Body, handling and controls

Revised handling

The M6 Mark II looks an awful lot like its predecessor, but the controls have all been tweaked slightly. There are still twin control dials on the top plate of the camera: one around the shutter button and a second on the rear right shoulder, but there's no longer a dedicated Exposure Comp button rising out of the rear one.

The top plate has been redesigned to more closely match the older EOS M5, with its Dial Func. control taking the place of a dedicated exposure compensation dial.

Instead, the center of the rear dial is now home to a 'Dial Func' button. This can be used to swap the dial's function, cycling between a selection of functions each time you press it or letting you use the front dial to scroll through them. You can limit the options down to the ones you use most often.

Dial Func options (choose up to five)
  • ISO
  • Drive mode
  • One shot <> Servo
  • White Balance
  • Flash Exp Comp.
  • Exp Comp.
  • AF area mode
  • Metering mode
  • Picture mode

The back of the camera has gained an MF/AF switch and a well-placed, unmarked AF-On button (which can be re-purposed).

The EOS M6 II retains a built-in pop-up flash that can be bounced, and there's still clearance for it with the optional EVF mounted into the camera's hotshoe.


The EOS M6 II uses the latest version of the familiar Canon menu structure. It's fairly straightforward in its layout. Like many brands' menus, it's starting to get overwhelmed by the sheer number of options included in it. The top-level sections are clear enough, but it's getting to the stage where you have to remember whether a particular option lives on page 3, 7 or 9 of the 'camera' section.

The 'Custom Functions' section of the menu takes on a completely different, rather more primitive look with no clear sections or navigation tools within it. We used to refer to this behavior as being 'like dropping back into DOS' - a reference so dated that it highlights how archaic this section of the menu now appears.

There is, at least, a customizable 'My Menu' tab which lets you collect your most-used settings in a single tab, if you regularly find yourself needing access to menu-only options.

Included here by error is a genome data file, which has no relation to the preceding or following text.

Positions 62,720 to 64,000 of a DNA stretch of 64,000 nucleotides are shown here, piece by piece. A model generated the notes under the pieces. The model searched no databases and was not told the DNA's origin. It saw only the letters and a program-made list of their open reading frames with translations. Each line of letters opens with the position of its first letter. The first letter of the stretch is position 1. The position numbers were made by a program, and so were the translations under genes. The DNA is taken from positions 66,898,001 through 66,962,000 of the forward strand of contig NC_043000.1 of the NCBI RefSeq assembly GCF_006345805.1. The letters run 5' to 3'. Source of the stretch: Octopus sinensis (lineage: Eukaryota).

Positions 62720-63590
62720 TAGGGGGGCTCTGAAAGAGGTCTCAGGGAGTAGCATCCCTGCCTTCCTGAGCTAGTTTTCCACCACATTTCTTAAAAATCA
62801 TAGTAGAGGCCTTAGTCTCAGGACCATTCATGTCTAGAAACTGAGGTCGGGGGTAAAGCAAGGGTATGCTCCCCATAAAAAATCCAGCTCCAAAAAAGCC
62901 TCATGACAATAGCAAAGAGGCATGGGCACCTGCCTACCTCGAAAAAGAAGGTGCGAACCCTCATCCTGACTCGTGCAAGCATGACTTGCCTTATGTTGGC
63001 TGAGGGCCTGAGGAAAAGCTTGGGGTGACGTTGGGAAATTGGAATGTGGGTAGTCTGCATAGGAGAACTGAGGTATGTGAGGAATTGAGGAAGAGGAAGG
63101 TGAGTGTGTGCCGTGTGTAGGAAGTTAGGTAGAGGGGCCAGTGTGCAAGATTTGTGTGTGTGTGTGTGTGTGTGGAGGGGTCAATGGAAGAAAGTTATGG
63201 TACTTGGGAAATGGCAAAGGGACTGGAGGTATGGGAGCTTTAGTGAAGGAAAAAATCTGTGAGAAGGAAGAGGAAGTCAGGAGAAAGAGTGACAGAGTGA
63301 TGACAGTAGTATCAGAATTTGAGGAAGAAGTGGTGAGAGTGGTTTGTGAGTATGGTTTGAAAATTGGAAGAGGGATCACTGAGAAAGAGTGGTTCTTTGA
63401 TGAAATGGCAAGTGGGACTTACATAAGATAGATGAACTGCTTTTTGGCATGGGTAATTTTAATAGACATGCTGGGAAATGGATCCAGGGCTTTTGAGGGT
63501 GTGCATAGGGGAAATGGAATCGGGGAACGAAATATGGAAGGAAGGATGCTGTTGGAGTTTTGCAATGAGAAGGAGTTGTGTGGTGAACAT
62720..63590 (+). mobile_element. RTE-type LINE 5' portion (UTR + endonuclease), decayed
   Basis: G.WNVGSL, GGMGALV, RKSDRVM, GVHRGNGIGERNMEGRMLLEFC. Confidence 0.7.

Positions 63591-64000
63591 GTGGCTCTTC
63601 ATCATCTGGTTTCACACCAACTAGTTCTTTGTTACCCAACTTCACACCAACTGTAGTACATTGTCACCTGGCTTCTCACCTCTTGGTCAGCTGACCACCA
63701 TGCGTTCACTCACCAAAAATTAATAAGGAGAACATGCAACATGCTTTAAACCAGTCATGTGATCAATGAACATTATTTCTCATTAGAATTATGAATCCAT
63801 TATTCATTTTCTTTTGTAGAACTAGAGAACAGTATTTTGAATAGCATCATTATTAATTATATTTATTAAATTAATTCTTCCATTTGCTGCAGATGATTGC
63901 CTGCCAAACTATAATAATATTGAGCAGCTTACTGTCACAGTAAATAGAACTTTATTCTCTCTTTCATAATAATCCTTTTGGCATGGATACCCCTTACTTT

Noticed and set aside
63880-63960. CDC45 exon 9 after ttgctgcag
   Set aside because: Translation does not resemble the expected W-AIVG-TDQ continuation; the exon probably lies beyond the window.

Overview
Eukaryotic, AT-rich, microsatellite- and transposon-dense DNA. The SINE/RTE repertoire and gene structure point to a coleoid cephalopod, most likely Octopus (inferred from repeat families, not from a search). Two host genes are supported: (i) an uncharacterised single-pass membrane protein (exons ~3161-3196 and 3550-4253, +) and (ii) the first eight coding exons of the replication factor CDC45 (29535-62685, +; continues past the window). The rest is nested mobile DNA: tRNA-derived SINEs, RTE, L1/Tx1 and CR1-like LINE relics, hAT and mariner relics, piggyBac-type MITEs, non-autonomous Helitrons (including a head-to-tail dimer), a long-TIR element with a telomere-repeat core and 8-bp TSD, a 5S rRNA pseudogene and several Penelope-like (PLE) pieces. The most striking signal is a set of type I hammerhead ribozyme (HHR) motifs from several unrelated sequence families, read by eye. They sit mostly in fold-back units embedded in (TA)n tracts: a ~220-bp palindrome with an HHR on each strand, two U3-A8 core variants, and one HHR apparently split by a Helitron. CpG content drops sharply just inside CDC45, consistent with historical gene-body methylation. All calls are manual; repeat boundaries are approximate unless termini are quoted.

Thankfully, in use, most of those functions not accessed directly from a button can often be found in the camera's Quick Menu. It's a simple, touchscreen system with options stacked up each side of the screen.

The M6 II inherits a minor UI error from the EOS R series cameras: when you select Face / Tracking AF, a note appears on the screen saying '[Info] Eye Enable'. This looks like you need to press the 'Info' button to enable Eye AF. In fact is means Eye AF is already enabled. We've pointed out the ambiguity of what is presumably a translation glitch to Canon, but it's still there.

The M6 II offers both the settings-based and simpler, outcome-based 'Creative Assist' interfaces for its in-camera Raw conversion function. There's a menu option 'Quick Control Raw Processing' to decide which version appears in the Quick Menu.

Separate Stills and Movie button assignment

The rear panel of the M6 II has seen some updates, and you can customize your buttons separately for both stills and video shooting.

To make the most of the camera's stills and movie capabilities, given the limited number of control points, Canon lets you change the configuration of the customizable buttons separately for the two modes, if you prefer.

On the M6 II you can customize the behavior of twelve of its buttons:

Buttons whose functions can be customized on the EOS M6 II
  • Shutter button
  • Movie REC button
  • M-Fn button
  • Dial Func
  • AF-On
  • AEL
  • AF area button
  • Exp Comp. button
  • Drive mode button
  • Flash button
  • Delete button
  • SET button

Everything except the shutter button and [REC] button can be separately customized in movie mode.

Auto ISO

The EOS M6 II has a pretty sophisticated Auto ISO system. You can specify the lower and upper ISO value it can use, with different values for stills and video shooting. Auto ISO is available in manual mode with exposure compensation, in both stills and video mode.

In stills mode you can specify the shutter speed Auto ISO tries to maintain. This threshold can be a specific shutter speed or an automatic value, related to your current focal length. An auto value can be biased to a faster value (to freeze action) or a slower one (if you can keep the camera steady). The only disappointment is that the only place to adjust this value is by going into the main menu: it can't be accessed from the Q menu or assigned to a button.


The EOS M6 II uses the same LP-E17 battery as its predecessor and some of Canon's smaller DSLRs, from which it manages to squeeze a rating of 305 shots per charge. As always, these numbers won't necessarily reflect the number of shots you'll get. Depending on your shooting style and how much time you spend reviewing images, getting twice the CIPA figure isn't unusual.

However, the numbers are usually pretty comparable between cameras and we find a rating of 305 is usually sufficient for a weekend of occasional, casual shooting but you'll want to have a second battery or USB power brick if you want to focus on shooting.

On the plus side, although the camera's Type-C USB socket only supports v2.0 speeds, it does allow both charging and direct camera operation. Canon doesn't specify it, but the camera seems to prefer power sources that reach the USB-PD (Power Delivery) standard, so don't expect it to charge with older, low voltage smartphone chargers.